Continued Controversy Surrounds ADHD Medication

Studies measuring the symptoms of children diagnosed with ADHD both before and after being put on medication may be able to measure how effective the medication is at altering those symptoms. But such studies don’t show the whole picture; parents have mixed reactions about putting their children on medication, even if the medication is helpful. Consumer Reports recently surveyed over 900 parents of children with ADHD about the effectiveness of, and their satisfaction with, a number of different therapies for ADHD.

The majority of parents surveyed (84%) reported that they had tried ADHD medication at some point. Of that group, 67% said that the medication had been very effective, but only 52% said they would choose medication if they had to do it over again. Speaking with MSNBC, Dr. Alan Kazdin said that parents have two common reservations with regards to medication. Firstly, side effects, which were very common (reported by 84% of parents whose children took medication). However, Kazdin says side effects can be avoided or reduced if the doctor adjusts medication appropriately. The second common concern among parents is relying on medication at all; especially with younger kids, this is something that many just aren’t comfortable with.

The good news for parents hesitant about ADHD medication is that, though considered highly effective, it’s not the only thing that can help.  A number of parents told Consumer Reports that they’d seen improvements through other strategies, including switching schools (to programs better equipped to work with ADHD students), hiring a tutor, altering parenting strategies, and changing the child’s diet. Statistically, the most effective ADHD therapy combined medication with other tactics. Experts stress that medication may help kids be less distracted, but it does not provide problem solving skills or good habits; behavioral training and therapy are essential to equip kids with the tools they need to stay on task.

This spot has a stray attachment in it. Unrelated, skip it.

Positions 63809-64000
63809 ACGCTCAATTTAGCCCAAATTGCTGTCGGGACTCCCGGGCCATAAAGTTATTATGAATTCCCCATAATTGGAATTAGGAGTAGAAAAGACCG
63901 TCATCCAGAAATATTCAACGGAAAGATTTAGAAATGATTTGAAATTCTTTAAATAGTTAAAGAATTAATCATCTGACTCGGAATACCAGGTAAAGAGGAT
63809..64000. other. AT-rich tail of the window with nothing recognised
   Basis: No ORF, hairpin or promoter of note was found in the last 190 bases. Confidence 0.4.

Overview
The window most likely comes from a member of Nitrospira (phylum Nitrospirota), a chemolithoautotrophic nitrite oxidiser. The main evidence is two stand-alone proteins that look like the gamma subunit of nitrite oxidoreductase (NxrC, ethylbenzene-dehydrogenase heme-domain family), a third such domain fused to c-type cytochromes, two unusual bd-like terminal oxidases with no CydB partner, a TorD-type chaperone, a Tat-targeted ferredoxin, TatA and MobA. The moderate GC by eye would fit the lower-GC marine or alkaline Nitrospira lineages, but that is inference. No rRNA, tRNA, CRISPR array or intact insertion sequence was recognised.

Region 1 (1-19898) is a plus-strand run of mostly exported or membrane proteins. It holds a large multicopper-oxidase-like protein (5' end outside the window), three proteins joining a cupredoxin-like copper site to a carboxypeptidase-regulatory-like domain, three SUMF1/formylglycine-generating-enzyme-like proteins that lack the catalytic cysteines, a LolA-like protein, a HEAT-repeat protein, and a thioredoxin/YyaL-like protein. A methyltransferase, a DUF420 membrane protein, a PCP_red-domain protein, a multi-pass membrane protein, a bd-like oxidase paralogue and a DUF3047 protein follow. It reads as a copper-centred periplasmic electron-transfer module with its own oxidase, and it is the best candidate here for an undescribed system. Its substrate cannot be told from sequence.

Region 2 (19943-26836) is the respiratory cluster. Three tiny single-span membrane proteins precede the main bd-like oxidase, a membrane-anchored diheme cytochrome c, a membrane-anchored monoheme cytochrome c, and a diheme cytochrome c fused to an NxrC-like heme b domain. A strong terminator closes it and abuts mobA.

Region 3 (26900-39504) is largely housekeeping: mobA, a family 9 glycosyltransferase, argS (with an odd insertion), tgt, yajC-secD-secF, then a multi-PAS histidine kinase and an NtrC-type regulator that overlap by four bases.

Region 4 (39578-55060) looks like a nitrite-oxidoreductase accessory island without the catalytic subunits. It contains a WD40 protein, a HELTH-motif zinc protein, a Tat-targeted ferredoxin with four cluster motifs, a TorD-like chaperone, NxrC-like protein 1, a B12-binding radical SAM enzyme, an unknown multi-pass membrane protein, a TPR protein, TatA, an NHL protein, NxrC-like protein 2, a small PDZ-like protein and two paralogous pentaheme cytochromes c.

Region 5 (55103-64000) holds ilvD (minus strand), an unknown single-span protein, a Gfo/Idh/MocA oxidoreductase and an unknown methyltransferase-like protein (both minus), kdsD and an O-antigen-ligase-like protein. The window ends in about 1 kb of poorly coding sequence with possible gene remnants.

© Copyright 2010 by By Noah Rubinstein, LMFT, LMHC, therapist in Olympia, Washington. All Rights Reserved. Permission to publish granted to GoodTherapy.org.

The preceding article was solely written by the author named above. Any views and opinions expressed are not necessarily shared by GoodTherapy.org. Questions or concerns about the preceding article can be directed to the author or posted as a comment below.

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  • liza

    liza

    July 27th, 2010 at 12:40 PM

    ADHD affects a whole lot of people and it would be only right if effective and proper methods of treatment are employeed and put into use.

  • H Raymond

    H Raymond

    July 27th, 2010 at 9:42 PM

    If medication has its own drawbacks,it should be no suprise at least to the medical fraternity because medication is bound to have drawbacks and most meds are plagued with side-effects.

    And this is where alternate methods of treatment come into prominence,the best being therapy and counseling.These alternate methods need a push,and a big one at that!

  • VC

    VC

    July 28th, 2010 at 4:47 AM

    I do not think it can be called a ‘controversy’ but yes,there are loopholes in every kind of medication but we just need to live with all the minuses I guess…at least until we can find better alternatives with no issues.

  • Carol

    Carol

    July 28th, 2010 at 3:10 PM

    I don’t think that there is anything necessarily wrong with prescribing medication to help people with adhd but it often seems like it is the first step taken. For me if I had a child battling with this I think that I would try to make it a last resort.

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